In an effort to make this review relevant to this time of the year, this version of the review column will be about an affair customary with Muslims practising the obligatory fasts: Iftaar and Tarawee at the Islamic Society of Markham Masjid.
It’s the only Masjid I have been to this year where I have prayed Iftaar and Tarawee. ISM is located at the intersection of Denison Street and Middlefield Road in the town of Markham. The surrounding area and neighbourhood has slowly become populated by the families of first generation South Asian Muslims.
The Masjid was built on a 2 -acre land plot to accommodate the needs of the surrounding Muslim community in their religious, social and recreational affairs. A unique trait of this Masjid that I have not yet come across at any other Masjid is that it holds two jamaats during Tarawee namaaz: one for the regular 27-30 day Tarawee, and one for a 10-day shortened Tarawee experience.
While helping a family friend shift into a house in the area, I gladly accepted an invitation to attend the iftaar at this mosque. He advised me to arrive a bit early and be prepared (with my wudhu, appetite and all!) for the procession of the Iftaar because, at times, the Masjid has been known to go beyond feeding capacity!
Alhumdulillah, I arrived just in the nick of time for the adhaan and there were still many spots left in the hall. The Masjid has two great big halls used for jamaat at praying times; but the coordinators utilize only one during Iftaari. A dinner area was created on the floor by way of neatly arranged plastic table cloths and disposable plates and cutlery. The plates were already set with a single date, some pakoras (vegetables and gram flour batter, deep fried), and fruit. Surrounding the plates all were gratuitous amounts of rice dishes, various curries, and jugs of mango juice. My experience at other Masjids has been that once the fast is broken with the appetizers, the salaat is performed. Only then does the congregation actually eat a full dinner till satiated.
The Imam(s) at ISM give opportune time to eat after the azaan is given. And before the iqamaah is performed (the final call for salaat); there are at least ten to fifteen minutes allotted for filling up with food. Following Maghrib salaat you may eat a bit more, or swiftly aid in the cleanup process. I imagine that all of the same is done in the sisters’ section of the Masjid, located upstairs. This has been one of the more impressive efforts I have seen put towards Iftaar at a Masjid; with complete coordination of volunteers, donators and Imams.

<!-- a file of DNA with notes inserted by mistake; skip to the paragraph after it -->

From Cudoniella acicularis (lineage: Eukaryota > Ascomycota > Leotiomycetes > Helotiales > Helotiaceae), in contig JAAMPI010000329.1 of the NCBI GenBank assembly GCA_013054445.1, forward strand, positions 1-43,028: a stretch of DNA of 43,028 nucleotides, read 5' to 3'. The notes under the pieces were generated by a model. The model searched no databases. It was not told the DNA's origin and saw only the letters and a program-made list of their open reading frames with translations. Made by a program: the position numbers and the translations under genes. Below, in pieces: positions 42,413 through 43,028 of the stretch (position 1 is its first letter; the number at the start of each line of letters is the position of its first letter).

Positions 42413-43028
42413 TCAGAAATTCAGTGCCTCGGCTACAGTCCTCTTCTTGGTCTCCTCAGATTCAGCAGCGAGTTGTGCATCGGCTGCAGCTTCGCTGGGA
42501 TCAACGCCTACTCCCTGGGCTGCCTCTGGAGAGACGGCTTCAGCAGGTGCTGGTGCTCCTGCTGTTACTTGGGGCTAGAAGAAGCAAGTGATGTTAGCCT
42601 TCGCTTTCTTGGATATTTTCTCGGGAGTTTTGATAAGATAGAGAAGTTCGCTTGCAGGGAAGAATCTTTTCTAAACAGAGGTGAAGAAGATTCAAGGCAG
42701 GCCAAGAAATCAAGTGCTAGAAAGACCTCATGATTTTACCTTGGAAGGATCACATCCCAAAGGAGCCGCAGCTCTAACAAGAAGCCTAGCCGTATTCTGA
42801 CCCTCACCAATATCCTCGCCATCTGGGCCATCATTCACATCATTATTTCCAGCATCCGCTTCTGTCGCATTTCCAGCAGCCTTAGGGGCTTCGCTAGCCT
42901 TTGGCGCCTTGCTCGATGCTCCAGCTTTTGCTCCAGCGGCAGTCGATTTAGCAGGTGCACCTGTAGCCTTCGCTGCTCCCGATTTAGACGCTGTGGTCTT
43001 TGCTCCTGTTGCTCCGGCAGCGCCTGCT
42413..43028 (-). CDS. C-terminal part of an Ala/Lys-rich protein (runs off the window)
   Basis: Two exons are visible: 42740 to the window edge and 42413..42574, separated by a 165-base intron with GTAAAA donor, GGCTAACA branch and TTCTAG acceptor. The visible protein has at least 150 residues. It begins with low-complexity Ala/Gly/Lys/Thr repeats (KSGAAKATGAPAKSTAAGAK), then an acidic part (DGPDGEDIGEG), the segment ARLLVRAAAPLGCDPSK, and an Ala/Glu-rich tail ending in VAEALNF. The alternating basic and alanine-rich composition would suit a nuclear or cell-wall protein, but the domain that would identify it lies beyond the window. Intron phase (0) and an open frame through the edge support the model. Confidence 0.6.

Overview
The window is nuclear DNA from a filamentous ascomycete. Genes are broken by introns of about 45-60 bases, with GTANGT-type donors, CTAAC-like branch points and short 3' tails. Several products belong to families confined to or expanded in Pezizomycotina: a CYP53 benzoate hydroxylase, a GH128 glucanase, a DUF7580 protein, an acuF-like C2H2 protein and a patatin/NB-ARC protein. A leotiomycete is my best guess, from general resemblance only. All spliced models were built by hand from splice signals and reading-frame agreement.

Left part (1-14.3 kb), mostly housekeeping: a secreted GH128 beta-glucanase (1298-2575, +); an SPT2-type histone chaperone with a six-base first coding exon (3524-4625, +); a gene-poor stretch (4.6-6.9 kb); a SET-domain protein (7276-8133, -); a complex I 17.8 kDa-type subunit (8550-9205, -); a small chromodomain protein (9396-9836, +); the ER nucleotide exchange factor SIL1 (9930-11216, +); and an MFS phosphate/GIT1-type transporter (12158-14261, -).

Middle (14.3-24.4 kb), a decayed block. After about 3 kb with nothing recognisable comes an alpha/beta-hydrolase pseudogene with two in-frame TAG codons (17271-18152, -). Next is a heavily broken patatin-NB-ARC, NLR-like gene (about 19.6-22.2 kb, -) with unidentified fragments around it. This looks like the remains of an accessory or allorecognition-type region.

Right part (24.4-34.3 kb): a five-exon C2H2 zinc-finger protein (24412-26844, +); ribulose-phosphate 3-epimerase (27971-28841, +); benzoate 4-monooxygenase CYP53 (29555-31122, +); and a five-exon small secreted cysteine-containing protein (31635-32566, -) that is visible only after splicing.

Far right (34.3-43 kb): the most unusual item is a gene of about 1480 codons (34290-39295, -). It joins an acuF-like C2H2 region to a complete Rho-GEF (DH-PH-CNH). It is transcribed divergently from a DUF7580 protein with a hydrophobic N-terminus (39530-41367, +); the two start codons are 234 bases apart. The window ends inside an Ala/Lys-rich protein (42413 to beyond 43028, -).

As aforementioned, Tarawee is performed a little differently at ISM; with two separate jamaats conducting prayers at the same time, but taking separate strides at the recitations from the Quran. There is a regular, 30 days Tarawee (or 27 days) that is held in a hall separate from the slightly more sped up 10-day Tarawee. This 10-day Tarawee can go on for a longer period of time in the context of that day. There are signs posted on the doors, granting entry to appropriate prayer halls.
But before you even get into the Masjid, assuming you are driving, there is the issue of parking. You will have to come fairly early to obtain a parking spot on the premises. Or else, you can park in the street or in the nearby neighbourhood. Parking at many Masjids tends to be cumbersome and frustrating especially in Ramadan; this eventually forces many Imams to make PSAs during salaat on proper parking etiquette. All announcements and lectures are done mainly in English and Urdu to cater to the crowd in attendance. This Masjid in particular gets a really strong turnout on a daily basis during Ramadan, and ISM largely avoids parking problems with the aid of volunteers and distinct parking quarters that are blocked off once regular capacity has been reached.
As I was entering the Masjid, I spotted several young males playing basketball at the back of the building on the playground shared between the parking lot and trash disposal area. In this way, ISM maintains some space for children. But the parenting and supervision principle at ISM remains identical to most Masjids: if you bring your children with you for salaat it is your responsibility to keep an eye on them.
The prayer halls can get jam-packed and remain that way at least until the congregation gets through the first 8 rakaat of prayer. For my tardiness, I had to pay the price by having to pray outside of the main hall; close to where the shoes are racked. Allotting separate praying spaces for the two sets of Tarawees means having less space for the regular paced Tarawee. Meanwhile, apprehension amongst the congregation about the more intense 10-day Tarawee jamaat leaves this hall fairly vacant.
I had joined the 30-day Tarawee jamaat and I didn’t stay for the entire 20 rakaat this time, but I’ve been told that a short buyan is given following the Witr namaaz, pertaining to the chapter of the Quran recited that night.
What struck me at the end of the night was how large the hall looked while so many of us were seated for Iftaar just hours before; yet how much smaller and more intimate it became when it was time for salaat. This slight change of routine in attending Tarawee salaat at another Masjid introduced me to a new experience I didn’t know existed in a community so close to me.
Please note: while many of us are blessed to have food to eat at home, this is an opportune time for many less fortunate Muslims to eat a full meal before they give thanks for the night. So please think about these people and donate generously to your local Masjids during Ramadan.